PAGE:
Consumers relying on payday loans are getting trapped in a downward spiral of debt caused by exorbitant penalty charges because they cannot afford to pay back the loan on time, new research reveals.
The report concluded that consumers need to be "protected from extortionate charges and dodgy marketing techniques."
More than 60 per cent of people who took out payday loans were using the money to pay for household bills or buying other essentials like food, nappies and petrol, a survey by Which? shows.
One in four who had taken out loans said they had been hit with hidden charges such as high fees for reminder letters, while one in five were unable to pay back their loan on the agreed date, according to the watchdog’s study.
Which? detailed the charges of lender QuickQuid, who charge £12 for a missed payment and Quid24 who charge £25 for each of its first four letters to borrowers and £50 for a reminder on the 10th day.
A third of people polled said they had experienced greater financial problems as a result of taking out a payday loan, with 45 per cent of them being hit with unexpected charges.
Which? said the debt trap is being compounded with 57 per cent of borrowers being encouraged to take out further loans and 45 per cent rolling over their loans at least once.
Some payday loan company websites failed to provide any terms and conditions or references to free debt advice, the watchdog said.
Executive director of Which?, Richard Lloyd, said: “With 1.2 million people taking out a payday loan last year, it is unacceptable for this rapidly growing number of people to be inadequately protected from extortionate charges and dodgy marketing techniques.”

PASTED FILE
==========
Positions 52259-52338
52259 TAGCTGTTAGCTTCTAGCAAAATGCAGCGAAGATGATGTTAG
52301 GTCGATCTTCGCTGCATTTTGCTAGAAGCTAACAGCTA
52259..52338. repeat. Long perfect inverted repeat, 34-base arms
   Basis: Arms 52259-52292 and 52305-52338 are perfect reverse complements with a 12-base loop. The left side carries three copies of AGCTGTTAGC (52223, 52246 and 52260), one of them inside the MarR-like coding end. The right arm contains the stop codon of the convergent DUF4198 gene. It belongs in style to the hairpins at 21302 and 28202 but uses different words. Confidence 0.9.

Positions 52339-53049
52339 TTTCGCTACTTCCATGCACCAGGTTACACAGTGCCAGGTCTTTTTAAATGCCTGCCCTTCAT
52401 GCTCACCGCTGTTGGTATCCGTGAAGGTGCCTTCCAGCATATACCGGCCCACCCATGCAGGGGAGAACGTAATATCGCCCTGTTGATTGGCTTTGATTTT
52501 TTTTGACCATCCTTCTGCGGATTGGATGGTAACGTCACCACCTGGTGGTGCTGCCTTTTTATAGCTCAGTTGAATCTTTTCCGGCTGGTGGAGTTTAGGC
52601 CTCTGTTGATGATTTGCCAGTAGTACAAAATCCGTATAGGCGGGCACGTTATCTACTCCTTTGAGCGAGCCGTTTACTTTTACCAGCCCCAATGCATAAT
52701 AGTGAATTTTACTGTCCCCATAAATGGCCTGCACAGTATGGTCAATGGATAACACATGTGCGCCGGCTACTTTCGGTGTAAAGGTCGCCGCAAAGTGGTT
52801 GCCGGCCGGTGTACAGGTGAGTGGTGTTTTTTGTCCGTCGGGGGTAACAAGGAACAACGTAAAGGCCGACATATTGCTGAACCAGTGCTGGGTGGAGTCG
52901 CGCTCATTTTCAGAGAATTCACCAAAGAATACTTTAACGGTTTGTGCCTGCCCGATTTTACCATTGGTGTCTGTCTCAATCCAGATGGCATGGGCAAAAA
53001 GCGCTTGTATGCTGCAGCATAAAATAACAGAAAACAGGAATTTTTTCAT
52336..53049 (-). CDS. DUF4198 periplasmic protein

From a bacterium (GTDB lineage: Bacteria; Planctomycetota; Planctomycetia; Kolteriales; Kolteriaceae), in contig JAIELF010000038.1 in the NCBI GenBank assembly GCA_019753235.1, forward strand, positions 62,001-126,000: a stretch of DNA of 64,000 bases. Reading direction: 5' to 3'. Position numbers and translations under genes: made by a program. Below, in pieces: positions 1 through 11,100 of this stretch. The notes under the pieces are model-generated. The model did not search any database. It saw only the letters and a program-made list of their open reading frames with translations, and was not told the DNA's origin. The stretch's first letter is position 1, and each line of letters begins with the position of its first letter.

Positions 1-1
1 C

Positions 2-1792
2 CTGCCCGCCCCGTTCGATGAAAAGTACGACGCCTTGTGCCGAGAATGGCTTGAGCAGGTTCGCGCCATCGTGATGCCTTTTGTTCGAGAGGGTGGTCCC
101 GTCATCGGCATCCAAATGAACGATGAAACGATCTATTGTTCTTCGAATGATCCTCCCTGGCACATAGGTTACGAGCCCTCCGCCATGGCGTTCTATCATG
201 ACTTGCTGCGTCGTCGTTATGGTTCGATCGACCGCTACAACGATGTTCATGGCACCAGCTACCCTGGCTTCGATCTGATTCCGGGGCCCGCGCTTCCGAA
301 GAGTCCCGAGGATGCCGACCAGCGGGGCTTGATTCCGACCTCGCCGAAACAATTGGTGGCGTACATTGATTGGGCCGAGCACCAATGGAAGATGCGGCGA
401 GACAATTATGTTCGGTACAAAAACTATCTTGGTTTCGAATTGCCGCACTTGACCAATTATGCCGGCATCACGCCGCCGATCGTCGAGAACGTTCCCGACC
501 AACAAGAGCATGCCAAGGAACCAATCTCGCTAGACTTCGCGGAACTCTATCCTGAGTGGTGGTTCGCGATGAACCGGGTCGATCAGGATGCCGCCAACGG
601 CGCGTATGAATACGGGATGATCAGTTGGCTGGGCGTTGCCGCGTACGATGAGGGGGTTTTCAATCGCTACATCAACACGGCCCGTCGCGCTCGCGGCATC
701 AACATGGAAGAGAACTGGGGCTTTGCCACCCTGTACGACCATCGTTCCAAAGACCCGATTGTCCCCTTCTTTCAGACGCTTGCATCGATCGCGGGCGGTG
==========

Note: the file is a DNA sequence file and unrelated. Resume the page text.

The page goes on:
However, John Lamidey, chief executive of the Consumer Finance Association, a trade body which represents several payday lenders, said: "Despite the report's concerns that payday borrowers may get 'hooked', the fact is that payday loans actually make up a tiny proportion of overall consumer debt.
"In fact, for every £100 of problem debt, payday loans never make up more than £1.20 of that debt, whereas credit cards and unsecured (mainstream) loans together account for between 60% and 70% of unmanageable debt.
Sarah Brooks, director of financial services at Consumer Focus, said the research “poses many uncomfortable questions” about the growing payday loan sector.
“Millions are turning to these loans in the current economic climate and it is usually those on lower incomes that suffer most,” she said.
“This [research] should give further incentive, if any is needed, for the Office of Fair Trading to act quickly to protect consumers from spiralling debt.”
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